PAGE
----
Map
Map of Nigeria. The states in green are those that operate under sharia law. Those in white operate under common law.


Despite religious tension, and political corruption, Nigeria has emerged as one of Africa’s most prosperous and strong states. Its economy continues to grow, based off such industries as the petroleum industry and mining of precious minerals: topaz, gold, and tin.

 

The Civil Wars in Sudan

 

Since the mid-1950s, there have been a series of Sudanese Civil Wars. In their simplest understanding, the wars in Sudan have been fought between the (largely) Arab/Muslim North and the Christian/African South. For decades, South Sudan fought for independence from the North. The conflict in Sudan rose sharply in 1983 when oil reserves were discovered just south of the traditional boundary between the northern and southern parts of the country.

In 1989, the government of Ahmad al-Bashir tried to establish an Islamic state in Sudan. This further encouraged the south Sudanese to fight for independence. They abolished sharia law, while the northern half of the country still clung to it. Then, in a surprise move, Sudan held a free election in which al-Bashir was elected president.

 

Photo
John Garang of Sudan. Garang was from southern Sudan and instrumental in promoting the interests of the south Sudanese people.


For the next eighteen years, the conflict between the northern and southern parts of Sudan raged. Oil revenues allowed for the purchase of mass ammunitions to fight the conflict. In 2005, a “power-sharing” agreement between the northern and southern parts of the country was reached. At the time, al-Bashir appointed John Garang as his vice-president; Garang is a politician from southern Sudan who advocated for a unified Sudan above all other things. A peace-settlement was established in which al-Bashir agreed to share power with Garang. But three months later, Garang died in a helicopter crash.

In 2011, the people were offered a referendum that allowed the Sudanese to vote for separation. Overwhelmingly, the people in the south voted in favor of separating from Sudan. In July 2011, South Sudan became an independent country. But tragedy soon struck. Two years later, the country was torn by civil was that raged until 2020 when a fragile peace was achieved.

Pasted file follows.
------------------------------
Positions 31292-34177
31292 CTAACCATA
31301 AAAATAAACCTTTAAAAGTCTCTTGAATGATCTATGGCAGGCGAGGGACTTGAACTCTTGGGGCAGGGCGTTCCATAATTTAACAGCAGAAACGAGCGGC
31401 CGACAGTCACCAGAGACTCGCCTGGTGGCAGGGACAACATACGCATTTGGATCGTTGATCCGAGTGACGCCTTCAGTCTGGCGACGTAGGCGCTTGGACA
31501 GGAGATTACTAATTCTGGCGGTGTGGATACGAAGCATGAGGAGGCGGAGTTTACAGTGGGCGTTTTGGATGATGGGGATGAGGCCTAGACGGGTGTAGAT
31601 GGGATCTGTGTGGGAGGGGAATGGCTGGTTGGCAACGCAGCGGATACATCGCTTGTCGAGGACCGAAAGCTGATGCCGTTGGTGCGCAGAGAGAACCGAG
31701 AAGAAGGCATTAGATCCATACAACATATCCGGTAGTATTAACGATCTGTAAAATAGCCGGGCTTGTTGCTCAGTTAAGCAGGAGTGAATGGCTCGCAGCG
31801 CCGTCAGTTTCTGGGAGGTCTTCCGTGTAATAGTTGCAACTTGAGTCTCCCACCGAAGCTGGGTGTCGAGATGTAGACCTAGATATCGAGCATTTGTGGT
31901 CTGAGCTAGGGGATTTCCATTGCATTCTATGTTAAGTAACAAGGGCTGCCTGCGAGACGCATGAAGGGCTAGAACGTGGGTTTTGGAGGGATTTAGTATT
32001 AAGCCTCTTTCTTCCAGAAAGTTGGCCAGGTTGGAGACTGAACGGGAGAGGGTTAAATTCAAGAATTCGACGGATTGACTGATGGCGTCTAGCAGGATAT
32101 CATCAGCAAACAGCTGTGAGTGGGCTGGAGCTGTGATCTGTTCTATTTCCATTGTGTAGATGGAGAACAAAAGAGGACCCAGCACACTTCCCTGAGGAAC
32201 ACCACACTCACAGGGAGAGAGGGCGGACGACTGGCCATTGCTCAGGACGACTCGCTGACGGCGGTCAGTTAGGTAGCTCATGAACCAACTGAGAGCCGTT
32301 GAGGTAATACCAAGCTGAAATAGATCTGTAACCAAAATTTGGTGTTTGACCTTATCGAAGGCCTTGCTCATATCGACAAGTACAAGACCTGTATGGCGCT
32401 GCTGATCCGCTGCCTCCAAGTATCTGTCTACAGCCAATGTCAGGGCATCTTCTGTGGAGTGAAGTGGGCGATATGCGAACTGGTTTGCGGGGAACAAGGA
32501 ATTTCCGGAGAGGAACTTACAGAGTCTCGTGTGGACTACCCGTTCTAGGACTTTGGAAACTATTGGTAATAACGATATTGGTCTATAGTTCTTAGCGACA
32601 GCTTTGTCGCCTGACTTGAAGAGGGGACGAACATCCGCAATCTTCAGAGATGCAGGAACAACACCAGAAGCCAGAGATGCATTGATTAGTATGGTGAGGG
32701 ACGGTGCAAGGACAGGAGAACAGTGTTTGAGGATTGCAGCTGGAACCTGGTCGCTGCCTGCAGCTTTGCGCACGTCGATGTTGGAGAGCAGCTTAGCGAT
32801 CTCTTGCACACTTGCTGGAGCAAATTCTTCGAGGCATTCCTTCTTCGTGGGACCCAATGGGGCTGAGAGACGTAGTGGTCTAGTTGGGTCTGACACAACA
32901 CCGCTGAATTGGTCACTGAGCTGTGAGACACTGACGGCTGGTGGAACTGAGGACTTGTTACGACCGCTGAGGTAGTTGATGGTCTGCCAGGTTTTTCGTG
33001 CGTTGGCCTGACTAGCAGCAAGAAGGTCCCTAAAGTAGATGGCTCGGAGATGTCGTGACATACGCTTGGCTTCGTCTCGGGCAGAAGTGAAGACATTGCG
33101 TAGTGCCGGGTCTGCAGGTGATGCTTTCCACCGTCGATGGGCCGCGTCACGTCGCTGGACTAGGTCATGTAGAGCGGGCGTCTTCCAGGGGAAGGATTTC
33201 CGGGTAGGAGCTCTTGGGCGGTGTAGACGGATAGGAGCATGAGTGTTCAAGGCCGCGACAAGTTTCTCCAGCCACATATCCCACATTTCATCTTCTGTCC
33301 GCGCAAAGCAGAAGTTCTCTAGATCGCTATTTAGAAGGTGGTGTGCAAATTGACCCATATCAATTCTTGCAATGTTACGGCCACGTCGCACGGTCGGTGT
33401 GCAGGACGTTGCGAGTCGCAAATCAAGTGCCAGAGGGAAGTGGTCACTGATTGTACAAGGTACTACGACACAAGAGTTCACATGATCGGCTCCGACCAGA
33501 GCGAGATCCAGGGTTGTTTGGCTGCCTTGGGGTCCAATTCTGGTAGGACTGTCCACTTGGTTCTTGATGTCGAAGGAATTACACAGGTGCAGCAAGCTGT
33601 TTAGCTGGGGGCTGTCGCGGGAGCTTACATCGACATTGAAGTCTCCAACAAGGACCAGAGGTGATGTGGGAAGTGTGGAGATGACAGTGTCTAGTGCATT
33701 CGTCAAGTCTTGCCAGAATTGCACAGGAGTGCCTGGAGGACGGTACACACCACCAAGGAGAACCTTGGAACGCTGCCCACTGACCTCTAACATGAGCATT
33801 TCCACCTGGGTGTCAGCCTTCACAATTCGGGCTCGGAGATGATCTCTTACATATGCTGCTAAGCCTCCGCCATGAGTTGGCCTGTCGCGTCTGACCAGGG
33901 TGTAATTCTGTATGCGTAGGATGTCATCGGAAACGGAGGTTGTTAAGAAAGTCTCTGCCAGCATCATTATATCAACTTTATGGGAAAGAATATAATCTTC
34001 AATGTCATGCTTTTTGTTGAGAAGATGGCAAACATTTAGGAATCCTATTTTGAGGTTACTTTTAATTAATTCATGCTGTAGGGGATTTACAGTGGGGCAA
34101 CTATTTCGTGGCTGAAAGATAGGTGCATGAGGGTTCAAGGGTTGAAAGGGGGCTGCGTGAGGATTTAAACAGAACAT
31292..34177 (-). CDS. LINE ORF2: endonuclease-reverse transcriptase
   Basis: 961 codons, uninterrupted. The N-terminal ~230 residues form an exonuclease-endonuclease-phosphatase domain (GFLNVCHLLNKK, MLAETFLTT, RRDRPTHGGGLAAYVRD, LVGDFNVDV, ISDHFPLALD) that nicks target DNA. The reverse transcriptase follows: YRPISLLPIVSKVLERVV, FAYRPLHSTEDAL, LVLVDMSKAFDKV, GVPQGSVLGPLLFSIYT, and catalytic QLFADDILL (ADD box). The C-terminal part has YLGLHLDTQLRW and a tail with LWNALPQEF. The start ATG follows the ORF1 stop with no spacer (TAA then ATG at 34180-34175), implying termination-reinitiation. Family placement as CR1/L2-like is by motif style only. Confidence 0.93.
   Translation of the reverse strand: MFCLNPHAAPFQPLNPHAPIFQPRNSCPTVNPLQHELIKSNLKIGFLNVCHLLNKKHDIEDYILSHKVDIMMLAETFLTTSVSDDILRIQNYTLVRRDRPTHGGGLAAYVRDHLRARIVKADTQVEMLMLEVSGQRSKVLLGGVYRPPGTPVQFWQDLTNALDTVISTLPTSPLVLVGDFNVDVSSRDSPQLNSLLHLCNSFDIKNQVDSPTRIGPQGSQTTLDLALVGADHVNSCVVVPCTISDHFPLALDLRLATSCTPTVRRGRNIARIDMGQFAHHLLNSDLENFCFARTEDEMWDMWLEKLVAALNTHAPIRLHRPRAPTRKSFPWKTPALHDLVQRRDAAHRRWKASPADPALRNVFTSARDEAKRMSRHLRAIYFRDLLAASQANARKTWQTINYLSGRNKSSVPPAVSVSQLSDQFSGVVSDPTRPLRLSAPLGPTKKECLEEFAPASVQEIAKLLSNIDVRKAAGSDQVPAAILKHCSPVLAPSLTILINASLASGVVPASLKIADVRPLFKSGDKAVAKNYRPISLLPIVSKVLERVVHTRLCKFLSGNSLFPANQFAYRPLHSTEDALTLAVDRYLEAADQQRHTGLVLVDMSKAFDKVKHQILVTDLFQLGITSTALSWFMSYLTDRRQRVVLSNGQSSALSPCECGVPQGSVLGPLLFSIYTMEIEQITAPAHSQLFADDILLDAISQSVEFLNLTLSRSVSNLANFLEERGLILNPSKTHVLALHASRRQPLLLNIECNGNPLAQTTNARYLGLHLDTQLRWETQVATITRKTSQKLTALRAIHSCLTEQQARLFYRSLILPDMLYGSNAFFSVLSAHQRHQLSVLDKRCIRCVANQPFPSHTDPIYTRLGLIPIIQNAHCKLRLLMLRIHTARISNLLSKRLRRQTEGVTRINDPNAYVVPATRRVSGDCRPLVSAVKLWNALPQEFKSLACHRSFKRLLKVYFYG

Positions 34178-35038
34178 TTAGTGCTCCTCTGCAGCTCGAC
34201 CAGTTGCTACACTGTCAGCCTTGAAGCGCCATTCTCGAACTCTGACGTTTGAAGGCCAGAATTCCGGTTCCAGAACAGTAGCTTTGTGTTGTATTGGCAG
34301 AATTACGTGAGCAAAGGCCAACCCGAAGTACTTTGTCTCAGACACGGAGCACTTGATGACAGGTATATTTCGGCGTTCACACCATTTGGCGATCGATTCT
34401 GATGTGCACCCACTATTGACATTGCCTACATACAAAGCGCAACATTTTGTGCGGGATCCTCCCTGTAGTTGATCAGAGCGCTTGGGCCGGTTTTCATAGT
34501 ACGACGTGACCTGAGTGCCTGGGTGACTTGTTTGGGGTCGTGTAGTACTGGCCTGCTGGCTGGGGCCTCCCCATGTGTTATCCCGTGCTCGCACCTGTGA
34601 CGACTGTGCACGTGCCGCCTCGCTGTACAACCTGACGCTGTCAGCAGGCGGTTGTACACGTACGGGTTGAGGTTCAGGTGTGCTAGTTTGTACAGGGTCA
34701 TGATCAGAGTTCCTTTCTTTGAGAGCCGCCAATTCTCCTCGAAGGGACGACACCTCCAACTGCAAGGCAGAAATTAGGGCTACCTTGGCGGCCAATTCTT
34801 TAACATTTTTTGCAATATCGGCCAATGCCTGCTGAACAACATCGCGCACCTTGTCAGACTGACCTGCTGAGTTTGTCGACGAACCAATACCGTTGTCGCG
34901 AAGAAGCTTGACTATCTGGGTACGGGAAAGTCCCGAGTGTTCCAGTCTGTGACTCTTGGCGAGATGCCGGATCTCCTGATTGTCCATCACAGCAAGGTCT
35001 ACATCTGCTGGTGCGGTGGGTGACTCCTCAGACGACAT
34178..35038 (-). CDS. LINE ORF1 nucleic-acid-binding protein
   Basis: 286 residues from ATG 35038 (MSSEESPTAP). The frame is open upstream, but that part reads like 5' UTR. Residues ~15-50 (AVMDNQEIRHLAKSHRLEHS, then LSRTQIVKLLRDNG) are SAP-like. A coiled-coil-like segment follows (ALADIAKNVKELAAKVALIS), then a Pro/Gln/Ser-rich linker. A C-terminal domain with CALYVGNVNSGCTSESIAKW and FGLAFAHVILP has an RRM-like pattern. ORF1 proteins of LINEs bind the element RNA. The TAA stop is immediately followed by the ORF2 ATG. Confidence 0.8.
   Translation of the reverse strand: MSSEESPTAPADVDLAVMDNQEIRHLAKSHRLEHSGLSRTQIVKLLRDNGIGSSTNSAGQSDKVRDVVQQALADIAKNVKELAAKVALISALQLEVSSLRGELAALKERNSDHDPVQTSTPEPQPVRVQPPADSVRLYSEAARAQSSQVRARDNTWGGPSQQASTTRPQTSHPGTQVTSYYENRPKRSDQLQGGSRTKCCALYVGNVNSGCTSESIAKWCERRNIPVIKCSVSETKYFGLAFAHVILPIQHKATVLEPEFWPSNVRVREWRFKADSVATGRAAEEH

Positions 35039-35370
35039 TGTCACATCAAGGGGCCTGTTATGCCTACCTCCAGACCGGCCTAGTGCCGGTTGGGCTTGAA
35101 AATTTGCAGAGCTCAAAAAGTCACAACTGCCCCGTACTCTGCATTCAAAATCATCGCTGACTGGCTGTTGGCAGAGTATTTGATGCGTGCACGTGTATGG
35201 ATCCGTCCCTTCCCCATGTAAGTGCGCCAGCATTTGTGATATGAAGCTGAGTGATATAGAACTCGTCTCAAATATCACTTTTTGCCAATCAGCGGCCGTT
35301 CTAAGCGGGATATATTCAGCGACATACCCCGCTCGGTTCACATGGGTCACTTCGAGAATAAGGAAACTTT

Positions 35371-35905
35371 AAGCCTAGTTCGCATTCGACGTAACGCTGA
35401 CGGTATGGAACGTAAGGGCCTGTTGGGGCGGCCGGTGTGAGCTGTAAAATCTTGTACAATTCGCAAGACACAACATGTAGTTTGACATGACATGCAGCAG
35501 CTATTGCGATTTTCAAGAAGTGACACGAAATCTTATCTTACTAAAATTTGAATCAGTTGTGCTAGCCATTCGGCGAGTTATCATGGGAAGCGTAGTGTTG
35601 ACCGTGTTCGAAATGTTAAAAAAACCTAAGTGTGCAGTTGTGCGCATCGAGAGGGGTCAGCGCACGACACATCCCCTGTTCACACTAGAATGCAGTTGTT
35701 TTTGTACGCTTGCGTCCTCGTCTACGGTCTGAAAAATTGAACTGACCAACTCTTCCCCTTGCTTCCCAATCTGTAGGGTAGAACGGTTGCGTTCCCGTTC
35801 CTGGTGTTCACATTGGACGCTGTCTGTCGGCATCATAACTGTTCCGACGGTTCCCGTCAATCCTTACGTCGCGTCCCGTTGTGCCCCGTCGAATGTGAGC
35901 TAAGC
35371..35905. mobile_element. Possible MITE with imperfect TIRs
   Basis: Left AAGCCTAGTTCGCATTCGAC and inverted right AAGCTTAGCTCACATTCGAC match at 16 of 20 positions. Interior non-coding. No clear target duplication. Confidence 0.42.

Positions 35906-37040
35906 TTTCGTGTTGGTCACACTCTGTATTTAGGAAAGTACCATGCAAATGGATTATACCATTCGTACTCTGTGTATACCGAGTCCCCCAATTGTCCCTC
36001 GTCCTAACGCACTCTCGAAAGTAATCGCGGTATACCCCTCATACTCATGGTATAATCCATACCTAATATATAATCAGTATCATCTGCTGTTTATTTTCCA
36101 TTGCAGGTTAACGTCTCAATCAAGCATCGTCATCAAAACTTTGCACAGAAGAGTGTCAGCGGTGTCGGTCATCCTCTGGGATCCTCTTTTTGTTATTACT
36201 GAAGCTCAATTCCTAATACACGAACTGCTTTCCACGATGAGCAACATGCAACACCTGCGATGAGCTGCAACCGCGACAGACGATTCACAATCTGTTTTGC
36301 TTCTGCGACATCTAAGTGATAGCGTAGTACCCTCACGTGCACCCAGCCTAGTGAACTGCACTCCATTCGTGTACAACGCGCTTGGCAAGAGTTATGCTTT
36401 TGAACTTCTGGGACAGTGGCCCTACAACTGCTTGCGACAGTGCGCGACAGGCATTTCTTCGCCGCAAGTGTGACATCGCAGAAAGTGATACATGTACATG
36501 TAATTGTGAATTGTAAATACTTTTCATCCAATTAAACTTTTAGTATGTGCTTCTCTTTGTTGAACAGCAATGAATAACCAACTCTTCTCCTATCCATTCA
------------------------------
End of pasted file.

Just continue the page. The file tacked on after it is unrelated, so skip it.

The Coming of the Democratic Republic of Congo

 

The Democratic Republic of Congo (DRC) is the heart of Africa. It is a landlocked country in the center of the continent that continues to be enormously wealthy in its natural resources, including copper, cobalt, diamonds, rubber, and wood. Equally, it is rich in its biodiversity, and in its cultural diversity. Despite its resources and richness, the Democratic Republic of Congo’s recent history is fraught with internal and external wars, and excessive violence.

 

Map
Map showing the Democratic Republic of Congo in green.

 

Following the Rwandan Genocide of the mid-1990s, the Rwandan Army helped support a rebellion in Zaire (later, the DRC) to remove Rwandan Hutu rebels who were hiding in the country. The leader of Zaire, Mobutu Sese Seko, was deposed and his government dissolved. Congolese military leader, Laurent Kabila, was instilled as president, and the country’s name changed from Zaire to the Democratic Republic of Congo.

Kabila expelled foreigners from Congo. The act angered his Ugandan and Rwandan allies and war erupted in Congo once more.

Three years later, Kabila was assassinated by his personal bodyguard. His son, Joseph Kabila succeeded him as president and governed from 2001 – 2019. During his time in office, civil war plagued the country, and continuous warfare between Congo and its eastern neighbors raged.

 

Photo
Joseph Kabila, president of the DRC from 2001 – 2019.